But what about you? Can you think like a writer? As you go through your day, ask yourself: Who is this person really? Why is she doing what she’s doing? What would he be like if he lived in another country or on another planet? What if that person is only pretending to be a teacher? What if she’s a superhero in disguise or a kid (or animal) who switched bodies with an adult? What if something magical or unusual happened to her? What if this person got into trouble? Who would save him? What does that person dream of? How could I make her wish come true in a story? What does that person need? What’s the scariest idea I can come with about this person? The most unusual idea?

Ideas are all around us. You don’t need magic to create a story, only a little imagination, a lot of curiosity, and many, many questions.

ABOUT THE AUTHOR

A former teacher and librarian, Laurie J. Edwards is now an author who has written more than 2300 articles and 30 books under several pen names, including Erin Johnson and Rachel J. Good. To come up with ideas for her books, she people-watches and eavesdrops on conversations in public places, which starts her brain racing with questions. To find out more about Laurie, visit her website and blog.

December New Releases

Looking for some great holiday gifts? Check out this list of new releases. These books will make fantastic presents for kids (or adults)!

The End of Olympus (Pegasus) by Kate O’Hearn  (Aladdin)

Emily and Pegasus face their greatest challenge yet when they venture back to Earth to save a friend in this sixth and final book of an exciting series that puts a modern thrill into ancient mythology. As Emily and her friends delve deeper into the CRU’s history, horrible discoveries are made. Not only about the victims the powerful agency has been trapping and abusing for centuries, but about the very origins of the secret agency itself.
Origins that lead directly back to…Emily.

 


Dog Man Unleashed (Dog Man #2)  by Dav Pilkey  (Scholastic)

Dog Man, the newest hero from the creator of Captain Underpants, is still learning a few tricks of the trade. Petey the cat is out of the bag, and his criminal curiosity is taking the city by storm. Something fishy is going on Can Dog Man unleash justice on this ruffian in time to save the city, or will Petey get away with the purr-fect crime?

All Heart: My Dedication and Determination to Become One of Soccer’s Be  by Carli Lloyd (HMH Kids)

In the summer of 2015, the U.S. women’s national soccer team won the World Cup behind an epic performance by Carli Lloyd. Carli, a midfielder, scored three goals in the first sixteen minutes the greatest goal-scoring effort in the history of World Cup finals. But there was a time when Carli almost quit soccer. She struggled with doubts and low confidence. In All Heart, adapted from When Nobody Was Watching specifically for younger readers, Carli tells the full inspiring story of her journey to the top of the soccer world an honest, action-packed account that takes readers inside the mind of a hardworking athlete.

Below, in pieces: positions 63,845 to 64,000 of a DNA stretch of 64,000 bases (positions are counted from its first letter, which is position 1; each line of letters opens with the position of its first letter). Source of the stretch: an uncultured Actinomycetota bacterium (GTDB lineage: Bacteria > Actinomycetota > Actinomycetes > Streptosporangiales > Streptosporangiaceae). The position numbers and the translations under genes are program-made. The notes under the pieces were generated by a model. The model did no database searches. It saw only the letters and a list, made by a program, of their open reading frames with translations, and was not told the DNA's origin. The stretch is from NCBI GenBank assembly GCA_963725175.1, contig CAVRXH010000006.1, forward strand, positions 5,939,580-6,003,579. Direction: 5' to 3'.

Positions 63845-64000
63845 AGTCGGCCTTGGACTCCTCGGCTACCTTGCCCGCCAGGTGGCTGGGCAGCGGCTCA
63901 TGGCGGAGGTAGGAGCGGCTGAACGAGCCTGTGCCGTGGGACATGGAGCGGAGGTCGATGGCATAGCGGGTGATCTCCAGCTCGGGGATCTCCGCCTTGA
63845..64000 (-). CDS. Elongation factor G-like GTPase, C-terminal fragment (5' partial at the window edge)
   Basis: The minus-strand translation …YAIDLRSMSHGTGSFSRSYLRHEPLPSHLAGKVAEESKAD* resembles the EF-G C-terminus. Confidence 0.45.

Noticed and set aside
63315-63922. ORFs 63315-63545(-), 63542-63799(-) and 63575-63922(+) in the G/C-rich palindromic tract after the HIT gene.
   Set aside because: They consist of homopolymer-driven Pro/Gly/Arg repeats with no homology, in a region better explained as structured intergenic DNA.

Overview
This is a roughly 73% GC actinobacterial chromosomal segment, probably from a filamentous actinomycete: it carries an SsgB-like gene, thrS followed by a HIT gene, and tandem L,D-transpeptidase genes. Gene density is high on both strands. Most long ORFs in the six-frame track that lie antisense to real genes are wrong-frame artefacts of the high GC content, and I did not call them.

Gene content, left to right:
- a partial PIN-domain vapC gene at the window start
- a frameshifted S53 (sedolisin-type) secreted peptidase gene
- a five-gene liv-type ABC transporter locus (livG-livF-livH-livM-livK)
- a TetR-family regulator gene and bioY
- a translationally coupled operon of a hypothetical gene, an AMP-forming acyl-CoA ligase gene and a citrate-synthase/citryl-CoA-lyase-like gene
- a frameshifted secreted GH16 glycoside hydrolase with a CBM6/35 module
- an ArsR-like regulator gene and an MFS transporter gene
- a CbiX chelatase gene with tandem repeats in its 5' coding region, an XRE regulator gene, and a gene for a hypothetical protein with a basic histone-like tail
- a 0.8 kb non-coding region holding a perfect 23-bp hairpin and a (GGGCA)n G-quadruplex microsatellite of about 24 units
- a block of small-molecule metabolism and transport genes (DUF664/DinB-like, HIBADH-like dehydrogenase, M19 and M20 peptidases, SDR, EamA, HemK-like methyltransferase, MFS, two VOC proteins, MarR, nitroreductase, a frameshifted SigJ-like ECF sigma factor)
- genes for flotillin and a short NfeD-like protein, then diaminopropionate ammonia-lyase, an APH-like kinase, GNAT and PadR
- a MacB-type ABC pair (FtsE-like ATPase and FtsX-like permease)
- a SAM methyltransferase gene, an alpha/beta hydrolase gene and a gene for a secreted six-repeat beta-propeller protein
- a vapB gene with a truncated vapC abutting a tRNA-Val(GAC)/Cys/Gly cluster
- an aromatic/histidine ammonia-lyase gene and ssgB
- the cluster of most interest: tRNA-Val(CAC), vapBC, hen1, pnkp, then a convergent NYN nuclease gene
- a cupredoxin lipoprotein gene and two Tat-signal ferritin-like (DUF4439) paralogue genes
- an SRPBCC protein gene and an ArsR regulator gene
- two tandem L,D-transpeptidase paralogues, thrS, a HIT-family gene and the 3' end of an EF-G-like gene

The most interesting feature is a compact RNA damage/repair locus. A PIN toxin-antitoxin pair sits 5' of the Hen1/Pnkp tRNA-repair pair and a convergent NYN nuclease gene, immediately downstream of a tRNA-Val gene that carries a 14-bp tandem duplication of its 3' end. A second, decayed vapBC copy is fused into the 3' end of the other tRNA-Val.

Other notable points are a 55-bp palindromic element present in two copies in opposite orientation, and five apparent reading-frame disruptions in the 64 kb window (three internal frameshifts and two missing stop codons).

Crystal Storm:A Falling Kingdoms Novel by Morgan Rhodes (Razorbill)

An epic clash between gods and mortals threatens to tear Mytica apart . . . and prove that not even the purest of love stands a chance against the strongest of magic.

 


Word of Mouse By James Patterson and Chris Grabenstein

James Patterson’s newest illustrated middle grade story follows the illuminating journey of a very special mouse, and the unexpected friendships that he makes along the way.
What makes Isaiah so unique? First, his fur is as blue as the sky–which until recently was something he’d never seen, but had read all about. That’s right–Isaiah can read, and write. He can also talk to humans…if any of them are willing to listen After a dramatic escape from a mysterious laboratory, Isaiah is separated from his “mischief” (which is the word for a mouse family), and has to use his special skills to survive in the dangerous outdoors, and hopefully find his missing family. But in a world of cruel cats, hungry owls, and terrified people, it’s hard for a young, lone mouse to make it alone. When he meets an equally unusual and lonely human girl named Hailey, the two soon learn that true friendship can transcend all barriers.

 



Life in Motion: An Unlikely Ballerina  by Misty Copeland (Aladdin)

Determination meets dance in this middle grade adaptation of the New York Times bestselling memoir by the first African-American principal dancer in American Ballet Theatre history, Misty Copeland. As the first African-American principal dancer at the American Ballet Theatre, Misty Copeland has been breaking down all kinds of barriers in the world of dance. But when she first started dancing—at the late age of thirteen—no one would have guessed the shy, underprivileged girl would one day make history in her field.

 


The Bad Guys by Aaron Blabey (Scholastic Press)

They sound like bad guys, they look like bad guys . . . and they even smell like bad guys. But Mr. Wolf, Mr. Piranha, Mr. Snake, and Mr. Shark are about to change all of that…

 

 


Spy on History:Mary Bowser and the Civil War Spy Ring    By Enigma Alberti (Workman Publishing)